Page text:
Prague on Foot
Prague on foot is the best way to get around the compact city centre because most sights are within easy walking distance of each other. If your hotel is in the Old Town, the New Town or the Mala Strana district, you may not need public transport at all. Prague is a safe city to get around on foot. There are no run-down or dangerous areas in the city centre that should be avoided.
Most of Prague’s historic centre is pedestrian-only and simply made for walking. However, if you want to cross the city quickly or want to visit attractions away from the centre such as Vysehrad or Troja Castle, hop on a tram or take the metro.
Prague on Foot: 5 self-guided city walks off the beaten track
1. City walk Jewish district
2. City walk from the National Theatre to Old Town Square
3. City walk from Charles Bridge to Strahov Monastery
4. City walk along Nerudova Street
5. City walk Baba neighbourhood and functionalist architecture
6. Rural walk deer moat and nature trail
1. Jewish district walk
The Jewish district, Josefov, is located between the Vltava River and Old Town Square and bisected by Parizska, a tree-lined avenue lined with top end shops like Dior, Burberry, Prada and Gucci. Highlights in Josefov are: the Jewish town hall, six synagogues and the Old Jewish Cemetery. Walking direction for the Josefov walk
2. Self-guided walk from the National Theatre to Old Town Square
This walk takes you to Kampa Island, almost French in character, where the main square is lined with outdoor cafes. Include a visit to Kampa museum with 20th century art and have a look at the giant babies next to the museum, similar ones climb up Zizkov Television Tower. These sculptures are made by David Cerny who is also famous for the upside down horse dangling from the ceiling in the Lucerna Passage in Prague centre. Via Charles Bridge and Karlova Street you will get to Old Town Square. Walking directions for this city walk
3. Self-guided walk from Charles Bridge to Strahov Monastry
This walk goes uphill but is not too strenuous. Sights on the way are Charles Bridge, Mala Strana Bridge Tower, St Nicholas Church, house signs in Mostecka, Nerudova and Uvoz streets. At the end of the walk is the Miniature Museum where you can see a flea with horseshoes and the smallest book in the world with thirty pages and yet only 0,9×0,9 mm. Walking directions for this walk
4. Walking along Nerudova Street
Nerudova Street is lined with Baroque mansions and palaces. This is the street with the most house signs that often tell about the people who lived in the houses. ‘At the Golden Chalice’ where once a goldsmith lived or ‘In the White Turnip’ whose former owner grew vegetables. Many house sign refer to alchemy, a science that was popular at the time Nerudova-street was constructed. The walk starts at the bottom end of Nerudova Street and ends in Uvoz Street. Find here the description of most of the house signs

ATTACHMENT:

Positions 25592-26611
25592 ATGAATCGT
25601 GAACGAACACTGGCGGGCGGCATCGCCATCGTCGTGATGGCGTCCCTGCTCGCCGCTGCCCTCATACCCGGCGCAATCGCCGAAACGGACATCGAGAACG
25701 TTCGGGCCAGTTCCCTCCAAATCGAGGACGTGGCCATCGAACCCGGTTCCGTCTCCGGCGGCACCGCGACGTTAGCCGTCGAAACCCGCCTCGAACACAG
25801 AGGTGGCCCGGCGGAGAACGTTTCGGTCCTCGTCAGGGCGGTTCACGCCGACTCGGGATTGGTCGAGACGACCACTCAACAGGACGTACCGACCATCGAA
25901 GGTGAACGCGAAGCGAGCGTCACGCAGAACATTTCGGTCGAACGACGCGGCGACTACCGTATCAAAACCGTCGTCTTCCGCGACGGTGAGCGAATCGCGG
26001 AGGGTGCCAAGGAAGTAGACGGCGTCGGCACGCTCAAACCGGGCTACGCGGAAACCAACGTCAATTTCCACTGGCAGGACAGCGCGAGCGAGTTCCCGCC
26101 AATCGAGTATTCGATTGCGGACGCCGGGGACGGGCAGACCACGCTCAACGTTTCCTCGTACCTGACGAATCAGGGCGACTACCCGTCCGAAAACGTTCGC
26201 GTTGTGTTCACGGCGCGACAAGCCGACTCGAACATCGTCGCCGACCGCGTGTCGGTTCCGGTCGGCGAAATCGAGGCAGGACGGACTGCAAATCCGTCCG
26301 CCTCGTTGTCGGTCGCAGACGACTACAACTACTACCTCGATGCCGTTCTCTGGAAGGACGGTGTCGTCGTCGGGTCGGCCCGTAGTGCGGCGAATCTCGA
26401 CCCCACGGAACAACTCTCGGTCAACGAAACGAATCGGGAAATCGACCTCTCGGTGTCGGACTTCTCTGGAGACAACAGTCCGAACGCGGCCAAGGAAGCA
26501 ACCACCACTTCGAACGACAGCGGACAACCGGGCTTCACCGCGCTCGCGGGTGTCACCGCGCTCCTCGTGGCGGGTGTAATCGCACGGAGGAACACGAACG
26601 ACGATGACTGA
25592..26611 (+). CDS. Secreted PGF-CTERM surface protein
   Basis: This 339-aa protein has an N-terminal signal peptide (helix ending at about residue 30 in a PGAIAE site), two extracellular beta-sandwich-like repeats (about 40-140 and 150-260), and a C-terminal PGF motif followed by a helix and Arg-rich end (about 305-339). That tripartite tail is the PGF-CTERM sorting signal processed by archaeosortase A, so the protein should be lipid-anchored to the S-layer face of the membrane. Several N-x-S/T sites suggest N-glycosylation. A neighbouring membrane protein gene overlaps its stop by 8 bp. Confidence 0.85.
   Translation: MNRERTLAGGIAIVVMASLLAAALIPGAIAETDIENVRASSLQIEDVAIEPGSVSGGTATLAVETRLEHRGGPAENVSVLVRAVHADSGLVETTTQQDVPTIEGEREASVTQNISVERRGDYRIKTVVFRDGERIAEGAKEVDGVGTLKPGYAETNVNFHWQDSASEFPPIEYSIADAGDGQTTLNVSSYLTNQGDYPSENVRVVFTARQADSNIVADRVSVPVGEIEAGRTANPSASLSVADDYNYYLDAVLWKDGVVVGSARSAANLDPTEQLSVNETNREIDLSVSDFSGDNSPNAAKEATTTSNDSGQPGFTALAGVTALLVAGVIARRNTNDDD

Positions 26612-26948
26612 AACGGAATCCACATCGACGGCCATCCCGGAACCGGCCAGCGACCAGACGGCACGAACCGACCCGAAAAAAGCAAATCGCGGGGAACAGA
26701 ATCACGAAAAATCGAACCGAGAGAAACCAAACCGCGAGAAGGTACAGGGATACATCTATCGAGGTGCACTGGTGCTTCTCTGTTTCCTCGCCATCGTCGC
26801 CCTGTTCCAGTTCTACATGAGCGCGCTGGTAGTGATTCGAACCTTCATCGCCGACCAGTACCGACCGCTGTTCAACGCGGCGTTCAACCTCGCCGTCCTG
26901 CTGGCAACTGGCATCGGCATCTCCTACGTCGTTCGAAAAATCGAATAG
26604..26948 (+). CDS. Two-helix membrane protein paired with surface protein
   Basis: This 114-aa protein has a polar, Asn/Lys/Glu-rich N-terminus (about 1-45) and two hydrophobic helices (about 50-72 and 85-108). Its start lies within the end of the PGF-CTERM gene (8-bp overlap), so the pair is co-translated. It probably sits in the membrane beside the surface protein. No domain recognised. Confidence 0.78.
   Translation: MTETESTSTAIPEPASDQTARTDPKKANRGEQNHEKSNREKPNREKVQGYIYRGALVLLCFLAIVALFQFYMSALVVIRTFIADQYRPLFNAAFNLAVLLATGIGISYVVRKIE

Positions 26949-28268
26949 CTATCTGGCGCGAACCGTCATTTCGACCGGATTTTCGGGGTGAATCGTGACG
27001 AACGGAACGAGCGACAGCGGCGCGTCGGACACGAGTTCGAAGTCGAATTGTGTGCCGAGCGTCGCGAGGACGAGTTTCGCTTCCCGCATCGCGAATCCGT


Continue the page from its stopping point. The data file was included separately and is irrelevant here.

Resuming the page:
5. Walking in the Baba neighbourhood
The Baba neighbourhood comprises 32 villas in functionalist style. None can be visited but all can be seen when walking through the three parallel streets. At na Babe-Street 9 in the garden next to the house stands a remarkable sculpture named ‘sputnik’, it is a children’s climbing frame. Baba was built as a model housing estate. The original plan was to build identical houses but this was abandoned. The result is that each villa is unique. Walking direction for the Baba walk
6. Rural walk in the centre of Prague
The deer moat trail is a one-kilometer walk through a natural gorge just south of Prague Castle. Sights en route are bear cages and the bear keeper’s lodge, a brick tunnel and grassland bordered by trees. This is a pleasant walk and seems far away from crowd, but is in fact close to Prague Castle. Walking direction Deer Moat.
Prague on foot
One of the best ways to see the sights of Prague is on foot. Finding your way around Prague is easy because brown-coloured street signs point to the most important sights and streets in the Mala Strana, the Old and New Town districts.
Prague is very pedestrian-friendly, but walking shoes are a must. Only if you wear sturdy shoes, can you explore the city at leisure. Do not wear high heels. Most of Prague’s streets are paved with cobble stones, true heel pincer!
Trams criss-cross the centre. Whereas cars stop at pedestrian crossings, trams do not. They always have right of way and run in two directions. Take good care when crossing the tracks as they usually travel at high speed.